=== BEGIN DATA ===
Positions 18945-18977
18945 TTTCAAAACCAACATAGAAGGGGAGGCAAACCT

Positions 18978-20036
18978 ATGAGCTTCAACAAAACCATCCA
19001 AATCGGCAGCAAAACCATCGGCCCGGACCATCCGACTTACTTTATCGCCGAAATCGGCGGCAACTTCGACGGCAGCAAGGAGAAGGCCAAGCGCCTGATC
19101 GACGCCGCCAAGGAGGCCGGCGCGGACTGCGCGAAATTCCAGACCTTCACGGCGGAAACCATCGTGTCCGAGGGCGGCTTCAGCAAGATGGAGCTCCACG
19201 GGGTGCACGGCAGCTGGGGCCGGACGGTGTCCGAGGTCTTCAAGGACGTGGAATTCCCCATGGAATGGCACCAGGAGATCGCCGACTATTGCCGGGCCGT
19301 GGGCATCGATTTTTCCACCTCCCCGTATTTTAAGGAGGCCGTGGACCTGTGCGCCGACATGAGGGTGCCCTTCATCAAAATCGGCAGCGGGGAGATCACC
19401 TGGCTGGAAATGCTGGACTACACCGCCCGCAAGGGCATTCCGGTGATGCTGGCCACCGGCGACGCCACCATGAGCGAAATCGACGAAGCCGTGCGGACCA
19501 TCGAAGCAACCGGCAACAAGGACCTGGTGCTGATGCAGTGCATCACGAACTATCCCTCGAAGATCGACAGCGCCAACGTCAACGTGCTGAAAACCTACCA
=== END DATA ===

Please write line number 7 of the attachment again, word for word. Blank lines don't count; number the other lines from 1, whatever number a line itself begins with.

19201 GGGTGCACGGCAGCTGGGGCCGGACGGTGTCCGAGGTCTTCAAGGACGTGGAATTCCCCATGGAATGGCACCAGGAGATCGCCGACTATTGCCGGGCCGT